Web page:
Mutations in the alpha 1 subunit of the inhibitory glycine receptor cause the dominant neurologic disorder, hyperekplexia

Nat Genet. 1993 Dec;5(4):351-8. doi: 10.1038/ng1293-351.


Hereditary hyperekplexia, or familial startle disease (STHE), is an autosomal dominant neurologic disorder characterized by marked muscle rigidity of central nervous system origin and an exaggerated startle response to unexpected acoustic or tactile stimuli. Linkage analyses in several large families provided evidence for locus homogeneity and showed the disease gene was linked to DNA markers on the long arm of chromosome 5. Here we describe the identification of point mutations in the gene encoding the alpha 1 subunit of the glycine receptor (GLRA1) in STHE patients from four different families. All mutations occur in the same base pair of exon 6 and result in the substitution of an uncharged amino acid (leucine or glutamine) for Arg271 in the mature protein.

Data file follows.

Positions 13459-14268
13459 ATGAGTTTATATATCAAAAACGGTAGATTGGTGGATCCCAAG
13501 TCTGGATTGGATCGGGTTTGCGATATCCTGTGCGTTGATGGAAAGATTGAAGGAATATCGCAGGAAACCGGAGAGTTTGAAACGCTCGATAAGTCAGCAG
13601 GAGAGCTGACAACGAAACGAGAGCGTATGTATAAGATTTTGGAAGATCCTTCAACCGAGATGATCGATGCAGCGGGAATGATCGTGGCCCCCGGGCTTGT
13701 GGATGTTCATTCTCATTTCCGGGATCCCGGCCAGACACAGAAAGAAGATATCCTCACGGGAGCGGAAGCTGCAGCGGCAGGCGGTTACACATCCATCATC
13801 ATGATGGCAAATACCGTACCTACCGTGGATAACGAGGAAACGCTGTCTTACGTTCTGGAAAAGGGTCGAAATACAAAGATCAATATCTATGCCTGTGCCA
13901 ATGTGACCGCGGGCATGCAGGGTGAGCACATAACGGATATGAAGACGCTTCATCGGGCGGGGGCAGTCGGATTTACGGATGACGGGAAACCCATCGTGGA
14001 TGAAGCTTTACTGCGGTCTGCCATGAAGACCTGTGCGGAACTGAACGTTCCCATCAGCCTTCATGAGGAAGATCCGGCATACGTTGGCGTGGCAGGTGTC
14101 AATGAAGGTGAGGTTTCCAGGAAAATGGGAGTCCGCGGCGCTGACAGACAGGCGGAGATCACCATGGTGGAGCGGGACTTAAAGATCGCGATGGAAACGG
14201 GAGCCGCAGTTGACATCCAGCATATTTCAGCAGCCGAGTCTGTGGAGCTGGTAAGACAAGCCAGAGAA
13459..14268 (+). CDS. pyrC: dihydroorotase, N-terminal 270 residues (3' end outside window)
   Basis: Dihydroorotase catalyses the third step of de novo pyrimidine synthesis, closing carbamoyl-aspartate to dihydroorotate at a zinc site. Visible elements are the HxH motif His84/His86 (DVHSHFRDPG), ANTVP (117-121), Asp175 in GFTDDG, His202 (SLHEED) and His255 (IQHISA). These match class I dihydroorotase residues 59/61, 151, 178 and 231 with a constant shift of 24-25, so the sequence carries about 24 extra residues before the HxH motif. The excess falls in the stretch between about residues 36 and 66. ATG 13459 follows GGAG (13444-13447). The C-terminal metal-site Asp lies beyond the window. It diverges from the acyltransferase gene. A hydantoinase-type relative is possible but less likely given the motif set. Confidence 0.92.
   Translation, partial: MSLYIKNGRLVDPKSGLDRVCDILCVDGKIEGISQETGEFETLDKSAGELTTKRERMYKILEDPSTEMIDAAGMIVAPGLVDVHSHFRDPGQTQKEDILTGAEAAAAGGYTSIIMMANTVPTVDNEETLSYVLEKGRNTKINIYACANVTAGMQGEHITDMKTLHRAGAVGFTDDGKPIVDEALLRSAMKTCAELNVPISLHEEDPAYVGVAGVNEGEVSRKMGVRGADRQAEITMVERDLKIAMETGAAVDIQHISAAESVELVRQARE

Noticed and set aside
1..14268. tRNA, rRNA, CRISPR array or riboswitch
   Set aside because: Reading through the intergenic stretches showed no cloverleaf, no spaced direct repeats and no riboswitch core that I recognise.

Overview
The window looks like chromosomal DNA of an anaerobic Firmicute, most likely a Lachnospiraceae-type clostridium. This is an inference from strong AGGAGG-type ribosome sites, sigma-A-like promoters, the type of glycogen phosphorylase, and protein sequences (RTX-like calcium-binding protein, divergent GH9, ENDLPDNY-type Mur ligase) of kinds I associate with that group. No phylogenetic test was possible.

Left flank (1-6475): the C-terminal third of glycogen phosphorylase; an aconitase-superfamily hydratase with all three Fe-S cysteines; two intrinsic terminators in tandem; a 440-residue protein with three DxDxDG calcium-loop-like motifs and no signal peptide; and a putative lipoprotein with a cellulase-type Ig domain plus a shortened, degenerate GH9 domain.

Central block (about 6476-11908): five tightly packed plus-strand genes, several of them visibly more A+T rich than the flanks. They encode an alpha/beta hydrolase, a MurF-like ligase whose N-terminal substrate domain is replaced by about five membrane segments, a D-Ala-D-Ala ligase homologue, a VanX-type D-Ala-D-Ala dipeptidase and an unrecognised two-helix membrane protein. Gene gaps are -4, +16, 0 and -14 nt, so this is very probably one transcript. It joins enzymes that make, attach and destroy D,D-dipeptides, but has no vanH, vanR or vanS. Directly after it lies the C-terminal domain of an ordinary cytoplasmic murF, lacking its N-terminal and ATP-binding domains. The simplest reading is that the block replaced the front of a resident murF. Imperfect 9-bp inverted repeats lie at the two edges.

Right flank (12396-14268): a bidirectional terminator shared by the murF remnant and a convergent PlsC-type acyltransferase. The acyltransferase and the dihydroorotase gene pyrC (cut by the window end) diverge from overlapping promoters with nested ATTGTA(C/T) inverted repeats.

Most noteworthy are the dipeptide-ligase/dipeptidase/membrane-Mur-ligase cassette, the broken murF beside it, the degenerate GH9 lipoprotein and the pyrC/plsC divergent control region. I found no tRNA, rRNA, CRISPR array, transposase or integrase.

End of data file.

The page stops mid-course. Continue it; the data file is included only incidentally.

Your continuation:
Publication types

  • Research Support, Non-U.S. Gov't
  • Research Support, U.S. Gov't, P.H.S.

MeSH terms

  • Amino Acid Sequence
  • Animals
  • Chromosomes, Human, Pair 5*
  • Cricetinae
  • Exons / genetics*
  • Family
  • Female
  • Genetic Linkage
  • Humans
  • Male
  • Molecular Sequence Data
  • Nervous System Diseases / genetics*
  • Point Mutation / genetics*
  • Polymorphism, Genetic
  • Receptors, Glycine / genetics*
  • Reflex, Startle / genetics*


  • Receptors, Glycine